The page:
• • •
DEFENSE STRATEGY OBJECTIVES
Our first objective is to prevent the re-emergence of a new rival, either on the territory of the former Soviet Union or elsewhere, that poses a threat on the order of that posed formerly by the Soviet Union. This is a dominant consideration underlying the new regional defense strategy and requires that we endeavor to prevent any hostile power from dominating a region whose resources would, under consolidated control, be sufficient to generate global power. These regions include Western Europe, East Asia, the territory of the former Soviet Union, and Southwest Asia.
There are three additional aspects to this objective: First, the U.S. must show the leadership necessary to establish and protect a new order that holds the promise of convincing potential competitors that they need not aspire to a greater role or pursue a more aggressive posture to protect their legitimate interests. Second, in the non-defense areas, we must account sufficiently for the interests of the advanced industrial nations to discourage them from challenging our leadership or seeking to overturn the established political and economic order. Finally, we must maintain the mechanisms for deterring potential competitors from even aspiring to a larger regional or global role. An effective reconstitution capability is important here, since it implies that a potential rival could not hope to quickly or easily gain a predominant military position in the world.
The second objective is to address sources of regional conflict and instability in such a way as to promote increasing respect for international law, limit international violence, and encourage the spread of democratic forms of government and open economic systems. These objectives are especially important in deterring conflicts or threats in regions of security importance to the United States because of their proximity (such as Latin America), or where we have treaty obligations or security commitments to other nations. While the U.S. cannot become the world’s “policeman,” by assuming responsibility for righting every wrong, we will retain the pre-eminent responsibility for addressing selectively those wrongs which threaten not only our interests, but those of our allies or friends, or which could seriously unsettle international relations. Various types of U.S. interests may be involved in such instances: access to vital raw materials, primarily Persian Gulf oil; proliferation of weapons of mass destruction and ballistic missiles, threats to U.S. citizens from terrorism or regional or local conflict, and threats to U.S. society from narcotics trafficking.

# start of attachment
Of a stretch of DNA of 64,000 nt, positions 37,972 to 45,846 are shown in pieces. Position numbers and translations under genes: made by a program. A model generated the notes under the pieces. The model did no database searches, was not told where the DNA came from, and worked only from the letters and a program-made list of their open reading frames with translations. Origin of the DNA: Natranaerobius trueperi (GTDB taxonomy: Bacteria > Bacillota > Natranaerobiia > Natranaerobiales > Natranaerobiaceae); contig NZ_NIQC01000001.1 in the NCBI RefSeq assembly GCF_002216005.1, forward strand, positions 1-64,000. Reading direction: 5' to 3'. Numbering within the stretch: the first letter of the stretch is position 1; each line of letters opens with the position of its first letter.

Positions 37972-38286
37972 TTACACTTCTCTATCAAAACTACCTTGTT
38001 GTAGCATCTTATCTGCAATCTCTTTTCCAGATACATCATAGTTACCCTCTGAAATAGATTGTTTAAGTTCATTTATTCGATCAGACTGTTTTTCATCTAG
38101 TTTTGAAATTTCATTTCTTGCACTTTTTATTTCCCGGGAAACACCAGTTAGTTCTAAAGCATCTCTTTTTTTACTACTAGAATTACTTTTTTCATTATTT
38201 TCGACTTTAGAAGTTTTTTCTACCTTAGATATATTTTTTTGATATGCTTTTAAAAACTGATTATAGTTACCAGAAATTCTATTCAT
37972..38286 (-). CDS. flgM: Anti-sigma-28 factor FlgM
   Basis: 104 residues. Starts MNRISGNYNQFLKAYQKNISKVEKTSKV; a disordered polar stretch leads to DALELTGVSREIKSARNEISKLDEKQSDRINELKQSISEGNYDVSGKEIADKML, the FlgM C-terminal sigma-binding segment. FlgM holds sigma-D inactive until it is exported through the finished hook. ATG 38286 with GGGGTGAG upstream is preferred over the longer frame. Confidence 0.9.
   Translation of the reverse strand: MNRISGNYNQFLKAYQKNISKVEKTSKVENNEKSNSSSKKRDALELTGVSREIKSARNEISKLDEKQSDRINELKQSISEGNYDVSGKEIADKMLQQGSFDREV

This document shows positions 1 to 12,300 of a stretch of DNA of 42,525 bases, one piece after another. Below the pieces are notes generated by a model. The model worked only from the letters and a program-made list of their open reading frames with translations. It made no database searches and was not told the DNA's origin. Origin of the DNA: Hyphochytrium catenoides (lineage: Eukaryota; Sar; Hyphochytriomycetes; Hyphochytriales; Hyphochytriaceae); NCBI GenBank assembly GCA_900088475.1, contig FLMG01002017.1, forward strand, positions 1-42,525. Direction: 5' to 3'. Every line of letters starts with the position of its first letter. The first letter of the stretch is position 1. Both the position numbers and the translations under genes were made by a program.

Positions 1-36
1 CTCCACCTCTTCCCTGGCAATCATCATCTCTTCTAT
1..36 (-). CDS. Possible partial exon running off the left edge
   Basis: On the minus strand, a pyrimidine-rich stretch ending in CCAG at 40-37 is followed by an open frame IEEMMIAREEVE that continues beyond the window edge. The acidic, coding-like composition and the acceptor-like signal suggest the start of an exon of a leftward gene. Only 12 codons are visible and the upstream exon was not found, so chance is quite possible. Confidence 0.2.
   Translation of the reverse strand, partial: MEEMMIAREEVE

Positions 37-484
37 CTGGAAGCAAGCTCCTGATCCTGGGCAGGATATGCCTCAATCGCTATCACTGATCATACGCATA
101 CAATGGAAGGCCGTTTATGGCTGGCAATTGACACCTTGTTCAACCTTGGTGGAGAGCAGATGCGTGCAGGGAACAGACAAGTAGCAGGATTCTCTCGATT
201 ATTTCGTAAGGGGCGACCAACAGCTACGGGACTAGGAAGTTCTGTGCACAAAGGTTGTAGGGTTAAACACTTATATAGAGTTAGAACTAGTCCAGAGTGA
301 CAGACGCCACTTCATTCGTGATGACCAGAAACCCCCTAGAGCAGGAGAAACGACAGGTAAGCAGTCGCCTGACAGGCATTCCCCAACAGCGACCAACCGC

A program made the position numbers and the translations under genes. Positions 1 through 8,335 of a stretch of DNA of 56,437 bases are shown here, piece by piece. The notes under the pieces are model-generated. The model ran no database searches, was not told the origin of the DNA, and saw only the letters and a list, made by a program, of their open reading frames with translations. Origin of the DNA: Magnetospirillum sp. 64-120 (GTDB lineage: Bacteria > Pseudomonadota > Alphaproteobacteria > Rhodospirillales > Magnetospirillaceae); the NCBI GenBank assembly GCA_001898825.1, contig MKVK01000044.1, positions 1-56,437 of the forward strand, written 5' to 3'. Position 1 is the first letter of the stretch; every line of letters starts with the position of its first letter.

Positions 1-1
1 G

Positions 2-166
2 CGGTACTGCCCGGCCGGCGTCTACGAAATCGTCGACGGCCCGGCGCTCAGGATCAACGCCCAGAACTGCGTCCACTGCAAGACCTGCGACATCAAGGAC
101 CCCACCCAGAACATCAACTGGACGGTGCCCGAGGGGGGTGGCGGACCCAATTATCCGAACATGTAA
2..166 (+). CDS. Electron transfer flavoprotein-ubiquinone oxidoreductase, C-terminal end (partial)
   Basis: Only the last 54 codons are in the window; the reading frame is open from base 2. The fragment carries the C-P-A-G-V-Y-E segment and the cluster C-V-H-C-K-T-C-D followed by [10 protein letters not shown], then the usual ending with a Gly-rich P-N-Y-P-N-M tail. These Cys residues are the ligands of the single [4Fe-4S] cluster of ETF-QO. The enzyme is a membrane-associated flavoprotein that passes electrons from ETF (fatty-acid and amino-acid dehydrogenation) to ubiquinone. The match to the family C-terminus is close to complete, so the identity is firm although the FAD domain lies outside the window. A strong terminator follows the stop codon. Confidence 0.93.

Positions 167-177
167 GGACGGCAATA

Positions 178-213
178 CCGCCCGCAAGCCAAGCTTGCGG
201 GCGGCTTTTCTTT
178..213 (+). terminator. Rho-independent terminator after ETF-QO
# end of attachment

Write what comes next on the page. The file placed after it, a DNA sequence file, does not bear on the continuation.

• • •
It is improbable that a global conventional challenge to U.S. and Western security will re-emerge from the Eurasian heartland for many years to come. Even in the highly unlikely event that some future leadership in the former Soviet Union adopted strategic aims of recovering the lost empire or otherwise threatened global interests, the loss of Warsaw Pact allies and the subsequent and continuing dissolution of military capability would make any hope of success require years or more of strategic and doctrinal re-orientation and force regeneration and redeployment, which in turn could only happen after a lengthy political realignment and re-orientation to authoritarian and aggressive political and economic control. Furthermore, any such political upheaval in or among the states of the former U.S.S.R. would be much more likely to issue in internal or localized hostilities, rather than a concerted strategic effort to marshal capabilities for external expansionism – the ability to project power beyond their borders.
There are other potential nations or coalitions that could, in the further future, develop strategic aims and a defense posture of region-wide or global domination. Our strategy must now refocus on precluding the emergence of any future potential global competitor. But because we no longer face either a global threat or a hostile, non-democratic power dominating a region critical to our interests, we have the opportunity to meet threats at lower levels and lower costs – as long as we are prepared to reconstitute additional forces should the need to counter a global threat re-emerge ….
REGIONAL THREATS AND RISK